My initial grappling with the text made Jesus seem like a jerk–never a promising start to a sermon.
I mean, who goes to a pool crowded with ill people and heals just ONE?
And who asks “do you want to be made well?” to someone who has obviously been trying his damnedest to do just that for 38 years?
And when Jesus just happens to be hanging out where the man he healed can conveniently point him out to the Pharisees, how can the whole thing not come off as some kind of twisted publicity stunt?
As a person without a disability, I can’t help but wonder how my fellow congregants who live with disabilities or chronic illness receive fraught texts like this one. It’s enough to make me want to avoid these passages altogether.
This time, though, I called up a friend who works in disability rights. He graciously educated me on person-first language and explained why the “medical cure” mindset so often illustrated in the Bible is problematic–it treats disability and illness (and often the person, too) as problems to be fixed, instead of as just one facet of a complex and rich life.
But he wisely left me to wrestle with the theological dilemma of scriptural healings on my own.
So I did, and I decided that the Jesus I know is not a jerk–at least not in the sense of viewing people with disabilities as damaged, unclean abominations needing a magical zap from God to be “normal.” That is how his society saw them, not how he did.
The Jesus I know is the incarnation of God’s fundamental commitment to human dignity, compassion, and agency. If the expression of that commitment in 1st century Palestine looked like “fixing” someone’s disability in a way that meant they could rejoin a society unwilling to include them as they were, today it looks very different—perhaps like the work of modern-day disability rights activists who fight for legal parity and adaptive environments.
There was still the publicity stunt to wrestle with, though. That needed a Marlon Brando epiphany.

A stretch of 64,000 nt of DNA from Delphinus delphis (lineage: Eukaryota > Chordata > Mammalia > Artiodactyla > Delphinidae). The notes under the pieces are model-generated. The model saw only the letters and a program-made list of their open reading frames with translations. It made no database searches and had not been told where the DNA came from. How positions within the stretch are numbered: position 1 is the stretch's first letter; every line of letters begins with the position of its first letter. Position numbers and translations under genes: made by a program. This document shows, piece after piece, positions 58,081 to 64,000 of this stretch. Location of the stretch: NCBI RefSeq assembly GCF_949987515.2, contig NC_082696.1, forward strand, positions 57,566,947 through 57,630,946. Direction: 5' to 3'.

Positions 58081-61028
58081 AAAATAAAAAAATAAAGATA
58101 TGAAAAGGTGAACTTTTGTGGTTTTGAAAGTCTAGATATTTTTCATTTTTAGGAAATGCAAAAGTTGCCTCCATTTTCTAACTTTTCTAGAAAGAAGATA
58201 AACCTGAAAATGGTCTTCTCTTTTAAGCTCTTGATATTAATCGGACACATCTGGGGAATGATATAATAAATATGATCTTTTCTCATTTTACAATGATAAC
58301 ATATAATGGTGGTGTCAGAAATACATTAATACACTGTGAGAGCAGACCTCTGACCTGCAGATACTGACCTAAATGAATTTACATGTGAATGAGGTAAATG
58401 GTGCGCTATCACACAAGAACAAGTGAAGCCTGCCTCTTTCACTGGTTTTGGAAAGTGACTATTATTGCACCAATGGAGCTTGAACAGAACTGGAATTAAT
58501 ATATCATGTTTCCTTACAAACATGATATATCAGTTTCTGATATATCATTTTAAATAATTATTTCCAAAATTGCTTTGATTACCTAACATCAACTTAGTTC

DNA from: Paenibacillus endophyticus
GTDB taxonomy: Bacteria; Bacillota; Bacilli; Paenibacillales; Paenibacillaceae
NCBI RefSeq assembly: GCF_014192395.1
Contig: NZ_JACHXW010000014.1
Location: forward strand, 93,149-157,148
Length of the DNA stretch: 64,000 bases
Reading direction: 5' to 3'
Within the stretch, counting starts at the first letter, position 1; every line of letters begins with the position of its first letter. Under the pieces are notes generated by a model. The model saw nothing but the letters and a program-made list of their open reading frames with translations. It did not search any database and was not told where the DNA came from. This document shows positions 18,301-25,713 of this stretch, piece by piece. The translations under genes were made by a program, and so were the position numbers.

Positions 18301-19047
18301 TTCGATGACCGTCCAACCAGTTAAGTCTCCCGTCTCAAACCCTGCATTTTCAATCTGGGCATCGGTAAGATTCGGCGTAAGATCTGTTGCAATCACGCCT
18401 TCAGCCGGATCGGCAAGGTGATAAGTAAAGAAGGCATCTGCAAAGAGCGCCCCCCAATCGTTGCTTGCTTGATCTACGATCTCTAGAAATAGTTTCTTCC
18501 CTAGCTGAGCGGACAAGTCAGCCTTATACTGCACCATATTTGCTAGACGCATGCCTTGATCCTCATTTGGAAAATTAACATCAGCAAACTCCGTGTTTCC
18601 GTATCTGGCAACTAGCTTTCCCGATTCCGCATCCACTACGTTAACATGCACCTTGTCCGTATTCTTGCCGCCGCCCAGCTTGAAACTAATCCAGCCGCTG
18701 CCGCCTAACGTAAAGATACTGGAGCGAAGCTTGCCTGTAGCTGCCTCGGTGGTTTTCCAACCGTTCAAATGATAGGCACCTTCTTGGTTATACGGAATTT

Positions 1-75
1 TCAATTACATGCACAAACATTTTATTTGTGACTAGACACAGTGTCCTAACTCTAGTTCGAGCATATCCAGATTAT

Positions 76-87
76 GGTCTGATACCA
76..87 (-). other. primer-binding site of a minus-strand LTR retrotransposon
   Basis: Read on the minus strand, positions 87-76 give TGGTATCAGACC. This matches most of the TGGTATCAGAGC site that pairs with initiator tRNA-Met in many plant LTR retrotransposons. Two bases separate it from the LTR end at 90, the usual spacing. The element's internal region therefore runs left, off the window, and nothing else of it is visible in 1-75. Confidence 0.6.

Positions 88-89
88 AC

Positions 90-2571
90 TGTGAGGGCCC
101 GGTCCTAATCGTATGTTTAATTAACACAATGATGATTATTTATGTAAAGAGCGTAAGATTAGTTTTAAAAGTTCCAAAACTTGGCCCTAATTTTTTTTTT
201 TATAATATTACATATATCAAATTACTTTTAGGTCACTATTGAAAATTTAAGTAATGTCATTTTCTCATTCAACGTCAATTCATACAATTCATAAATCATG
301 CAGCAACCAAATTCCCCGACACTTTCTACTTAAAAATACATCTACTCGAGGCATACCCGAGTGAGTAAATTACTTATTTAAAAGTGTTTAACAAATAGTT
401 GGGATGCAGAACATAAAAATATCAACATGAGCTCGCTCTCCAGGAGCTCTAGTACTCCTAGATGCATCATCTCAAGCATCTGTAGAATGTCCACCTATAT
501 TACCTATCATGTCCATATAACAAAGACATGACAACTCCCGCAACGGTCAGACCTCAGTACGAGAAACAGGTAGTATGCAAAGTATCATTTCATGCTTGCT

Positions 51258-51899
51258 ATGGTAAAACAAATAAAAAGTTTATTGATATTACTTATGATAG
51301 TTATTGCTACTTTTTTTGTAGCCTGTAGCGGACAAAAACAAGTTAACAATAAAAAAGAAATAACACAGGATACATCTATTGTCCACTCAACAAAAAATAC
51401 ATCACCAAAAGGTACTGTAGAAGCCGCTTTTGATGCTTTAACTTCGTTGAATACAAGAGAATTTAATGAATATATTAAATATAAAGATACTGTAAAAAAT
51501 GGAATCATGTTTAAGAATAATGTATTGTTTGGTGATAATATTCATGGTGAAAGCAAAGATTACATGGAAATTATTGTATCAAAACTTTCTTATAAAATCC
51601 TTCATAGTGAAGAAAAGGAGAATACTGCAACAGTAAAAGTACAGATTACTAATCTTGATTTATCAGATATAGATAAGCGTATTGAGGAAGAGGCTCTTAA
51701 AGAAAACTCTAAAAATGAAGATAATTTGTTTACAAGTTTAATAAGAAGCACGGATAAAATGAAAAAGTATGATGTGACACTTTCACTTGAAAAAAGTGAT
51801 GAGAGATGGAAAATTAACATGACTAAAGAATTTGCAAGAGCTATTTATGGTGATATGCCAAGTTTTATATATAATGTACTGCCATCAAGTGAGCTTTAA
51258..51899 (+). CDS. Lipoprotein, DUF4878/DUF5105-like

A friend saw this clip of Brando’s 1972 Academy Award win and complained he manipulated Sacheen Littlefeather, the Apache woman who rejected the award on his behalf in order to spotlight Native American oppression and disenfranchisement, into serving as his mouthpiece. My friend thought it shored up Brando’s privilege while protecting him from the scrutiny and backlash of such a high profile confrontation.
I responded to my friend that Ms. Littlefeather was an activist herself; there is no reason to think she and Brando didn’t plan this political action together, as both protest against an unjust system and as bid to raise the visibility of those normally relegated to the sidelines.
Perhaps Jesus saw in the man he healed that day not a disability to be fixed or a branding opportunity, but a co-conspirator who chose to help publicize a message of societal transformation that would expose the hypocrisy of those committed to upholding the status quo.
It turns out that Jesus isn’t the jerk; I am, along with the Pharisees and all those who avoid what makes us uncomfortable at the cost of someone else’s inclusion.
Rev. Leah Lyman Waldron is a thrift-vangelist, writer, preacher, preacher’s wife, mama, and Midwesterner transplanted to the South. She has a not-so-secret passion for pop music and loves being the lone millenial in her baby boomer-filled yoga class. Born & raised UCC, she’s bi-vocational, preaching at Decatur UCC in Atlanta every other Sunday while doing admin work at a big Presbyterian church during the week. She blogs at http://thriftshopchic.com.